2021 ASH: Combining the IAP Antagonist Tolinapant with a DNA Hypomethylating Agent Enhances Immunogenic Cell Death in Preclinical Models of T-Cell Lymphoma

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Combining the IAP Antagonist Tolinapant with a DNA Hypomethylating Agent Enhances Immunogenic Cell Death in Preclinical Models of T-Cell Lymphoma


Introduction:  Tolinapant is a potent, non-peptidomimetic antagonist of cIAP1, cIAP2 and XIAP.  In ongoing Phase 2 trial (NCT02503423), tolinapant has shown activity against highly pre-treated peripheral and cutaneous T-cell lymphoma (Samaniego et al., Hematological Oncology, 2019). Hypomethylating agents (HMAs) have also shown clinical responses in some subsets of PTCL (Lemonnier et al., Blood, 2019). Both HMAs and IAP antagonists show immunomodulatory anti-cancer potential in pre-clinical studies. A Phase 1 clinical study investigating the combination of tolinapant and ASTX727 (oral decitabine) in AML is currently in progress (NCT04155580). Here we have undertaken a biomarker-driven approach to understand the potential for induction of immunogenic forms of cell death (ICD), such as necroptosis, by rational combination of our clinical compounds in pre-clinical models of T-cell lymphoma (TCL).

Methods:  On-target effects of decitabine and tolinapant were measured by analysing levels of DNMT1 and cIAP1, respectively, by Western blotting in mouse and human cell lines. Levels of key apoptosis, necroptosis or pyroptosis biomarkers were also monitored by Western blotting to provide evidence of lytic cell death contributing to a potential immune response. RIPK3- or MLKL-knockout cell lines were generated by CRISPR to demonstrate involvement of necroptosis in drug-induced cell death in a T-cell lymphoma cell line (BW5147.G.1.4) in vitro. Cell death was monitored by viability (CellTiterGlo) or real-time microscopy (IncuCyte) assays. Levels of key inflammatory mediators or DAMPS were measured in tissue culture supernatants and mouse plasma by Luminex assay (Ampersand).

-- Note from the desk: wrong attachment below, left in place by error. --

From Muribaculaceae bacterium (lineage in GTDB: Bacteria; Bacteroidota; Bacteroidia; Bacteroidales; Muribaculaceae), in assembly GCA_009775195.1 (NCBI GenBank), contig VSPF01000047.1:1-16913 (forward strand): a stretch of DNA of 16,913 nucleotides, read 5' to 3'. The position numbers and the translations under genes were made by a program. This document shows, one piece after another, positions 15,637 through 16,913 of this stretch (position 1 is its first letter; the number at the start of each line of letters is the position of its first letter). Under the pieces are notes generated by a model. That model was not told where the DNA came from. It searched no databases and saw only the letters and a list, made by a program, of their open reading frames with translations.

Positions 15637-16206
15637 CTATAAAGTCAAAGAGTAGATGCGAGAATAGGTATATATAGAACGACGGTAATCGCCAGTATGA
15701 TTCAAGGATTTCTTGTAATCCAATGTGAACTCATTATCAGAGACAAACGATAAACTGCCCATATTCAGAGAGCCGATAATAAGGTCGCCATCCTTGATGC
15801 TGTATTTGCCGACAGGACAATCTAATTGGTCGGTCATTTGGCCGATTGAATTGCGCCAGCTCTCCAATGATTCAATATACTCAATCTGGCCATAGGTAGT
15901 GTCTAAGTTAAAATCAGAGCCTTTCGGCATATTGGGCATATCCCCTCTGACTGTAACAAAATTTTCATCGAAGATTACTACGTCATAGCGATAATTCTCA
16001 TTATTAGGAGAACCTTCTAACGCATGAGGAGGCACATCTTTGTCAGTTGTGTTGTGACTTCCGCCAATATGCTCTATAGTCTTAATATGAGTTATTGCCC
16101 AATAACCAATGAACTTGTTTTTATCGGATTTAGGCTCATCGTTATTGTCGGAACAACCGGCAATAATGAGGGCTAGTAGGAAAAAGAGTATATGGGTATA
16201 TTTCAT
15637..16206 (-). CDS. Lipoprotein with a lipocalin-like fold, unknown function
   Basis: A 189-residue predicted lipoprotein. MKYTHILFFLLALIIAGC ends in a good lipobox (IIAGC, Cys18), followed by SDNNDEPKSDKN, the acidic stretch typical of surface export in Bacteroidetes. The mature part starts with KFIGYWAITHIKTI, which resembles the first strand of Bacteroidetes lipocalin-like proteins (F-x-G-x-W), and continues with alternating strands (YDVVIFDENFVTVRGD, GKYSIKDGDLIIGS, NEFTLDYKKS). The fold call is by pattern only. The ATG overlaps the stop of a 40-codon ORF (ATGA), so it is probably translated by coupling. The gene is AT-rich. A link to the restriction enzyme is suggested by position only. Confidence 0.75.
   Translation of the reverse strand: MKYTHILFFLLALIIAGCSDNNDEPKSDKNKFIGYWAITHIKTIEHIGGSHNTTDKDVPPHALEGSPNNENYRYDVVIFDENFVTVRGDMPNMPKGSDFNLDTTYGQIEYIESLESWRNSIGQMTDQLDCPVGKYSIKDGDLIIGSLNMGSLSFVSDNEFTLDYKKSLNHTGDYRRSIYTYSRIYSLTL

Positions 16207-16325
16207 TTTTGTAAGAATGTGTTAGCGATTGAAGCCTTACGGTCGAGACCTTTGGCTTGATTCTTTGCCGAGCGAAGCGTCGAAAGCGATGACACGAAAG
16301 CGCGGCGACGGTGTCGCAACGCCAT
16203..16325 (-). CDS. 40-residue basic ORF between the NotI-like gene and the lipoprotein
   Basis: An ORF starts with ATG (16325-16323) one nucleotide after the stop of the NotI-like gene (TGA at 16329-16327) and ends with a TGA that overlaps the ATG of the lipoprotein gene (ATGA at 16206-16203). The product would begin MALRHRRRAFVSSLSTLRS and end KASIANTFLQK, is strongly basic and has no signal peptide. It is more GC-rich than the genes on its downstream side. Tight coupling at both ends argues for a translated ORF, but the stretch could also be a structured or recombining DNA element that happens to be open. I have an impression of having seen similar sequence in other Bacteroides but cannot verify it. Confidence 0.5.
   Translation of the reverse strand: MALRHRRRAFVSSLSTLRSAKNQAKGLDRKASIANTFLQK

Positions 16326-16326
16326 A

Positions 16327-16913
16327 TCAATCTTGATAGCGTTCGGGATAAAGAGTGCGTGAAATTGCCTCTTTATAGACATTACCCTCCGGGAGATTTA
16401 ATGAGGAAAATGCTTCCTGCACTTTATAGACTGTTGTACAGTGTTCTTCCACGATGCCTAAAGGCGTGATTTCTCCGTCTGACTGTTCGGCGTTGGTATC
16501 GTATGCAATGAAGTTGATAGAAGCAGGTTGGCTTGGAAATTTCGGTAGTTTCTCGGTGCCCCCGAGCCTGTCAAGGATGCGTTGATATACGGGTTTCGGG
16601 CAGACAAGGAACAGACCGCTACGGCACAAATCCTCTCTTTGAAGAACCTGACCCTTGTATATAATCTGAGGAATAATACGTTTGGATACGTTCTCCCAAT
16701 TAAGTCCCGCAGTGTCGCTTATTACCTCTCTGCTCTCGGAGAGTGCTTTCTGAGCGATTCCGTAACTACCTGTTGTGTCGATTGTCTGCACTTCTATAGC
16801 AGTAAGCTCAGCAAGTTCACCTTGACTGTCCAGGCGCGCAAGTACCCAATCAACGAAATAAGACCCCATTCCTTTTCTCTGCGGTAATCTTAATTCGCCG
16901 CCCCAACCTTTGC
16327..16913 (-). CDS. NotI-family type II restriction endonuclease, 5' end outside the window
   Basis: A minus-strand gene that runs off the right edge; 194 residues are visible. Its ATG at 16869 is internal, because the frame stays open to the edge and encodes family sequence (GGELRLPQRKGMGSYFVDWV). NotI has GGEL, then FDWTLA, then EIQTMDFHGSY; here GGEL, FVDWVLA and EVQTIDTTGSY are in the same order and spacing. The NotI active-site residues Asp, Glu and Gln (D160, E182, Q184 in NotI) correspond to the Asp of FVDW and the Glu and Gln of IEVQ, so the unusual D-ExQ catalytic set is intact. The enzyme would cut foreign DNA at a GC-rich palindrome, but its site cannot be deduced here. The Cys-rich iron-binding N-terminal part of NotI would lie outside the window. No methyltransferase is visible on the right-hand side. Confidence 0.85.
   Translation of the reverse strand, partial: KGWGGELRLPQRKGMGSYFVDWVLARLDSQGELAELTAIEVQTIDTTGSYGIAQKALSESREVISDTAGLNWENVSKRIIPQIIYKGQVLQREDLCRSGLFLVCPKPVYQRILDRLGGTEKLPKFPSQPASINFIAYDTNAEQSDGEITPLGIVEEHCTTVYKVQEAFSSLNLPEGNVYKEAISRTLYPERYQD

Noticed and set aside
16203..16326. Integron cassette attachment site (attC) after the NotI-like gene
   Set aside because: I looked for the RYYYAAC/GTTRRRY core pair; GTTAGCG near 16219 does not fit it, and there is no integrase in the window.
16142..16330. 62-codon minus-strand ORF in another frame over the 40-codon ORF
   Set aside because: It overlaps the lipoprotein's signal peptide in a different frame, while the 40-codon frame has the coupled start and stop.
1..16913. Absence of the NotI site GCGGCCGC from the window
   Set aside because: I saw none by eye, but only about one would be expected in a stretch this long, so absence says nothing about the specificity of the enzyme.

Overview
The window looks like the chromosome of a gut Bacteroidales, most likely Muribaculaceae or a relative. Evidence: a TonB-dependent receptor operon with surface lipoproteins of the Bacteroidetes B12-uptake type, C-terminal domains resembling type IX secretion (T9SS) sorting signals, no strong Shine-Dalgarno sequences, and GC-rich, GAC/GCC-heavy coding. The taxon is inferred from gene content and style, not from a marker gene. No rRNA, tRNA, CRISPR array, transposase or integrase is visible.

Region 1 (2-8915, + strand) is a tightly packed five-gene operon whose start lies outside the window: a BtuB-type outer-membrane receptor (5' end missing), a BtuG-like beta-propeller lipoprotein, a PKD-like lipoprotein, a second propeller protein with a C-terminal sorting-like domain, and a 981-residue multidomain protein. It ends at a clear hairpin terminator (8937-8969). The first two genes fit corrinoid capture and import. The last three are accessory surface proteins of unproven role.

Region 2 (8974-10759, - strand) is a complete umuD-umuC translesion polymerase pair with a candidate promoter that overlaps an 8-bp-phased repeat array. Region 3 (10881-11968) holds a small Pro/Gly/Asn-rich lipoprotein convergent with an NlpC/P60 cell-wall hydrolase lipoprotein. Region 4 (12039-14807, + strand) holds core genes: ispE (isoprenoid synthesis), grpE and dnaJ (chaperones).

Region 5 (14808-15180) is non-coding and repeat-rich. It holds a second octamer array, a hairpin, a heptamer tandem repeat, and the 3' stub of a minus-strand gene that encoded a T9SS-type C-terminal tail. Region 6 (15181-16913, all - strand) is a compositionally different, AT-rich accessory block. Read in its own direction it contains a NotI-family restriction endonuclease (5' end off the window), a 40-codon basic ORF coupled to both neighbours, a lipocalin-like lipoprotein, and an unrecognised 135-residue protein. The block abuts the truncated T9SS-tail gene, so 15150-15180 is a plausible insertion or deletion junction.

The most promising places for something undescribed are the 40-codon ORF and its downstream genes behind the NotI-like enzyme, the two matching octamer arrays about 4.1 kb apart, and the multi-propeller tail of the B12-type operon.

Results:  Combined treatment of tolinapant and decitabine led to depletion of cIAP1 and DNMT1 in TCL cell lines, demonstrating on-target activity of tolinapant and decitabine, respectively. The combination of tolinapant and decitabine acted synergistically in mouse and human T-cell lymphoma cell lines to reduce viability in proliferation assays.

Necroptosis was induced by decitabine or tolinapant alone in mouse TCL cell lines with robust activation of the RIPK1/RIPK3/MLKL necroptosis pathway when caspase activity was inhibited, and the combination of both agents enhanced loss of viability.

Furthermore, we demonstrated decitabine treatment led to re-expression of both RIPK3 and MLKL in mouse cell lines, supporting published evidence that methylation can silence these key biomarkers (Koo et al., Cell Research, 2015; Koch et al., Neoplasia, 2021). Enhanced release of chemokine, cytokine and DAMPs was demonstrated with the combination of agents in vitro and in vivo.

By removal of key necroptosis pathway components using CRISPR, we confirmed the importance of this lytic cell death pathway by demonstrating that RIPK3-/- and MLKL-/- T-cell lymphoma (BW5147.G.1.4) cell lines had reduced necroptosis potential after treatment with tolinapant or decitabine alone or in combination; and demonstrate reduced release of inflammatory mediators in vitro.

Finally, our in vivo evaluation of the combination of agents in mouse syngeneic models suggested that increased anti-tumour activity and immune-potentiating systemic biomarker modulation can be achieved with a tolerated dosing regimen of both compounds.

Conclusion:  These data demonstrate that decitabine enhances immunogenic cell death induced by tolinapant through the re-expression of genes in the necroptotic pathway.  This finding provides strong rationale to explore this combination clinically.